The Joker gives message of the dangers of media while inciting warnings of incel violence

By Editor-In-Chief Gabriella Barthe 

With reports of the Joker movie being a possible source for incel violence in the weeks leading up to its release, movie goers have been conflicted about seeing the film.  

Fears of a repeat of the September 20, 2012 theatre mass shooting at a screening of “The Dark Knight” in Aurora, Colorado, has fueled many of these responses.  

In response to media reports, the US Military issued warnings to troops about possible Incel Violence and shooters at Joker screenings which only lead to heightening concerns for citizens. Though since its release on October 4, 2019 there seem to be no reports of incidents at all.  

Restrictions have been placed on the way viewers can dress while attending screenings of Joker. No face paint or costumes of any manner can be worn for the safety and comfort of all guests and bag checks were happening at the door even at the AMC in Dartmouth near the UMass Dartmouth campus.  

There is no way to tell if incidents were stopped by heightened concerns and stricter conditions at theatres, or if there were no plans to begin with, but there was a definite impact on viewers’ experiences. 

Many felt more on edge knowing the level of restrictions held. Though, theatres have been implementing these changes for some time now. Notably, costumes and makeup were banned at screenings of IT: Chapter II for the September 6, 2019 release at the same AMC.  

Despite these restrictions already having been in place, the heightened media coverage surrounding the film has brought more attention not only to these policies, but the character of the Joker himself.  

As a controversial character since his inception, Joaquin Phoenix’s interpretation of Arthur Fleck becoming a crazed killer was sure to draw attention. Many have voiced concerns that the character being represented as a mentally-ill individual who progresses into a murderer would inspire real-world offenders.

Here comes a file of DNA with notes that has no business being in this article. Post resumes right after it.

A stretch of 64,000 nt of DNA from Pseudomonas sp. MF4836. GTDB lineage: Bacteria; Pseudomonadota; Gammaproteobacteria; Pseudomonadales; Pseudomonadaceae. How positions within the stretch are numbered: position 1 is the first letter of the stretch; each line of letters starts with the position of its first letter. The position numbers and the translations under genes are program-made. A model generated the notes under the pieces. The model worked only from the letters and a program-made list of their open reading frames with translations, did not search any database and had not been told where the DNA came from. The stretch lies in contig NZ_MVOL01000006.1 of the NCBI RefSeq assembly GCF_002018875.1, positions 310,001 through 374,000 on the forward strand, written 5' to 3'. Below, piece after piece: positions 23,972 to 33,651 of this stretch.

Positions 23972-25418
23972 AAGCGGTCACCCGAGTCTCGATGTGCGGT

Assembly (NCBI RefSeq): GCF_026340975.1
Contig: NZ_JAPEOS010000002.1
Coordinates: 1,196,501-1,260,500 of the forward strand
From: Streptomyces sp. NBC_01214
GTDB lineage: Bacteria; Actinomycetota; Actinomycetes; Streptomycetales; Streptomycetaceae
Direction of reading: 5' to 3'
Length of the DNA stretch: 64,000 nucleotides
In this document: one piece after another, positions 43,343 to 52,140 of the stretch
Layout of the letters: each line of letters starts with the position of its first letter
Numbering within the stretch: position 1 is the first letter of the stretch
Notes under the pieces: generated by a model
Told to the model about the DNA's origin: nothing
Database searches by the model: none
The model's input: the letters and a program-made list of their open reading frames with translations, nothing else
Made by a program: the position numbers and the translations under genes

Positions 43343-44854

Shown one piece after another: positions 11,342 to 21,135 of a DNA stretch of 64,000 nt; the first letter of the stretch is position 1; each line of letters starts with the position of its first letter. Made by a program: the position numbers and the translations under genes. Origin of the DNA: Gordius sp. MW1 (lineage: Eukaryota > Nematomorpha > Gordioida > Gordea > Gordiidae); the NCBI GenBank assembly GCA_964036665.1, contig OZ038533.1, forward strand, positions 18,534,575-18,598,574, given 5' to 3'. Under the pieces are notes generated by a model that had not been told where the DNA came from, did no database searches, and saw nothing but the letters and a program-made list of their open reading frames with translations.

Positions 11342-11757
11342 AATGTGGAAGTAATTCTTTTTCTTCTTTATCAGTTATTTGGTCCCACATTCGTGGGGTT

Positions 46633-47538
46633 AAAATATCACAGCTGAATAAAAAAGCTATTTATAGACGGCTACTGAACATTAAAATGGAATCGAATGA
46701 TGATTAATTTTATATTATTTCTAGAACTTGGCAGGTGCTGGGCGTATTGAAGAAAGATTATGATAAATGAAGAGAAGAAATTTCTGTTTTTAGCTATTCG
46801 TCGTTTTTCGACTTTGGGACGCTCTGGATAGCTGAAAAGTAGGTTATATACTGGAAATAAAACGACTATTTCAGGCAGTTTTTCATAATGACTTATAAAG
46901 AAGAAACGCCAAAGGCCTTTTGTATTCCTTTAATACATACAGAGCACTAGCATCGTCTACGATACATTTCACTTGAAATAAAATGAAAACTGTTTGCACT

These concerns have since been attributed to a population often referred to as “incels” or involuntary celibates who live their lives much like Arthur Fleck throughout the film. Fleck, as a grown adult, lives with his mother – going as far as to share a bed with and bathe her – is pining after his female neighbor and is beat up while at work and ultimately loses his job. 

Blow after blow sets the character on the road to shooting the first of his victims: three rich students who were harassing a woman alone on a train. After drawing attention due to his involuntary laughter – something he expresses as an involuntary health issue throughout the film – Fleck is attacked. During this fight Fleck fires his gun killing two men and then flagging down the third before running away. 

At this point in the film, Fleck does not show pride in his action of killing the individuals. Though, there is an interesting reasoning for his turn of heart that seems to have gone unnoticed: Fleck becomes proud of his actions after realizing it has garnered attention for him. 

After the release of the death of these three boys in the media, news headlines and talk shows seem to be continually discussing the ‘killer clown’ still at large. Bruce Wayne’s father, who is running for mayor, had made a comment prior to the film starting about the poor in the town being clowns which lead many to believe this killing was a political statement. The rhetoric in the news immediately became about Wayne’s campaign, the politics surrounding the death, and led many to protest.  

With the constant conversation about the murder committed, and the narrative shifting to talks of politics, the ‘killer clown’ was starting to be seen as a political symbol and had been the only lasting moments of attention Fleck is shown throughout the film’s run time.  

Everywhere Fleck went, the clown could be found and he grew strength from the attention, and that attention garnered supporters for a stance he never had. By creating a political narrative around the situation, the media created a protest and in turn gave Fleck the platform and confidence to continue on as Joker.  

Ultimately, the film highlights an issue about how news gives a platform to those it seeks to warn about and ironically, the real world jumped into a situation that could have done just the same. 

 

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